"This means what it says.  A local authority which fails to permit a parent to remove a child in circumstances within section 20(8) acts unlawfully, exposes itself to proceedings at the suit of the parent and may even be guilty of a criminal offence.  A parent in that position could bring a claim against the local authority for judicial review or indeed seek an immediate writ of habeas corpus against the local authority.  I should add that I am exceedingly sceptical as to whether a parent can contract out of section 20(8) in advance as by agreeing with the local authority to give a specified period of notice before exercising their section 20(8) right."

47. GH's mother was just 14 years old when he was born.  Quite astonishingly, as the director accepted, there is no evidence that the local authority gave any consideration at all as to whether this mother was capable of giving a valid consent to the accommodation of her baby.  This serious omission greatly compounds the failings of this local authority in respect of this child. 

48. On 28 March 2010 CD's mother gave formal written notice to the council of the withdrawal of her consent to CD being accommodated.  In response, the local authority (1) did not return CD to her care, but (2) advised her to seek legal advice if she wished CD to be returned to her care.  The director has acknowledged that this was a misuse of the local authority's powers and it should have made immediate arrangements to return CD to his mother's care.  It is, however, far worse than being a misuse of powers.  The local authority acted unlawfully and unlawfully retained care of CD until at least February 2013 when it appears from the chronology that the mother was engaging with the local authority and agreeing to CD remaining in care. 

49. In the case of one of the 42 children accommodated by the local authority referred to above, the mother withdrew her consent for her child to be accommodated in 2013.  The local authority not only did not return the child to her mother's care, it effectively did nothing in terms of care planning for the child.  Thus, for four years the local authority unlawfully had care of this child. 

Publicity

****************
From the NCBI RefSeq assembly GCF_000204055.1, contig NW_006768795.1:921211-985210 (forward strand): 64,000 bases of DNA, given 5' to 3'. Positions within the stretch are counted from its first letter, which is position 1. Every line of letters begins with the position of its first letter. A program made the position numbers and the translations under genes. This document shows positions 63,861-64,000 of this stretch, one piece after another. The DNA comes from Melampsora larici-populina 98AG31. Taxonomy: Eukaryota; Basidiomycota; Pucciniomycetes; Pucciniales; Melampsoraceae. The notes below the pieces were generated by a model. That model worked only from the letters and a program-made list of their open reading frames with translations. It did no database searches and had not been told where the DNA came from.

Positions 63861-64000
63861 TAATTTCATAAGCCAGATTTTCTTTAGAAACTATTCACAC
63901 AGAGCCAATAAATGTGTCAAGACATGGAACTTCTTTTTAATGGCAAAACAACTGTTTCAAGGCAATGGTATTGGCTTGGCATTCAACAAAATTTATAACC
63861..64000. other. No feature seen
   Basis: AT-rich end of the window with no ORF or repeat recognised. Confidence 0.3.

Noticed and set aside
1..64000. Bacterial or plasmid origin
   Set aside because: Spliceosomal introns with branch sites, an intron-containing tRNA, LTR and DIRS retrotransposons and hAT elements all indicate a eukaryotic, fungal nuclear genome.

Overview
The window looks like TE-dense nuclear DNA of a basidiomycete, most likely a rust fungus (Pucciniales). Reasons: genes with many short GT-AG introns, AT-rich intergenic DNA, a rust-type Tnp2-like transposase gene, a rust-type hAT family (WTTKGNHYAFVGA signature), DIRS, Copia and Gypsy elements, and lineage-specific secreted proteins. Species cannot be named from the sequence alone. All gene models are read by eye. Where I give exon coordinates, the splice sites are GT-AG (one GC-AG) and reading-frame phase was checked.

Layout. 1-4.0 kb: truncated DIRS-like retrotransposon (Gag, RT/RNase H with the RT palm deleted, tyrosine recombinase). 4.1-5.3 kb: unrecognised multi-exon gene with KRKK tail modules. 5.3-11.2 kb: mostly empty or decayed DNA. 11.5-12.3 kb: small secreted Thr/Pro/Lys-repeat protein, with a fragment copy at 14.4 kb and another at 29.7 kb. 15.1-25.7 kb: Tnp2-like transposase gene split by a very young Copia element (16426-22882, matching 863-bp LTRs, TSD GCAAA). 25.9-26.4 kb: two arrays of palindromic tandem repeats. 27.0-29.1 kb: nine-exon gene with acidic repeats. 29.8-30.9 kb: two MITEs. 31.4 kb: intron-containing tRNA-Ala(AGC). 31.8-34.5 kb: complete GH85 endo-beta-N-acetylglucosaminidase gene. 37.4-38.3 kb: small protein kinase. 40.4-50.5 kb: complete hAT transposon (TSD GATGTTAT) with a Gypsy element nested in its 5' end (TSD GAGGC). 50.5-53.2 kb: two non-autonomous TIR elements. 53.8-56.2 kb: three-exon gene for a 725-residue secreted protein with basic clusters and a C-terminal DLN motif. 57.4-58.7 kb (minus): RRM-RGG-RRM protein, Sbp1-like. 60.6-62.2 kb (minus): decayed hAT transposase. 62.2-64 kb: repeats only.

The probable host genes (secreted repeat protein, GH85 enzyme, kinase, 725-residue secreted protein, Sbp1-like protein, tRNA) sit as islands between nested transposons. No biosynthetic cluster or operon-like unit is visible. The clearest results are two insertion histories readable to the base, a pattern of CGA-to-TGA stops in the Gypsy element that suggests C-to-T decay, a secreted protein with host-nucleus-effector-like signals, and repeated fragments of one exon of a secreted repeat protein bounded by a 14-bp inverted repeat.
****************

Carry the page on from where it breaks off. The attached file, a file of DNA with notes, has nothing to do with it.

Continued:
50. I have indicated to the parties at earlier hearings that I was minded to give a public judgment in respect of both cases.  It was submitted on behalf of the local authority that I should anonymise the names of all parties, including the local authority, because the adverse publicity would be damaging to the council.  I subsequently received a letter from the director bringing to my attention Hereford's struggle to recruit solicitors and social workers and that "adverse publicity for the local authority does count in the minds of some prospective employees and it would be unfortunate if our historic failings were to turn people away."  The contents of this letter, which had been disclosed to all of the other parties, caused me to consider once more whether it was necessary for me to name the local authority in this case.  After long and careful reflection I have concluded that it is.  I decided that a public judgment which named the local authority was necessary for the following reasons: (a) the President has repeatedly emphasised the importance of transparency and openness in the conduct of cases in the Family Division and in the Family Court; (b) the public have a real and legitimate interest in knowing what public bodies do, or, as in these cases, do not do in their name and on their behalf; (c) the failure to plan and take action in both of these cases is extremely serious.  There were repeated flagrant breaches of guidance from the judges of the division and of standard good practice; (d) it is evident that this case emanates from the Midlands Circuit.  Not to identify the relevant local authority would unfairly run the risk of other authorities on this circuit coming under suspicion; and (e) the President and the judges of the division have always previously taken a robust approach on the identification of local authorities, experts and professionals whose approach or working practices are found to be below an acceptable standard.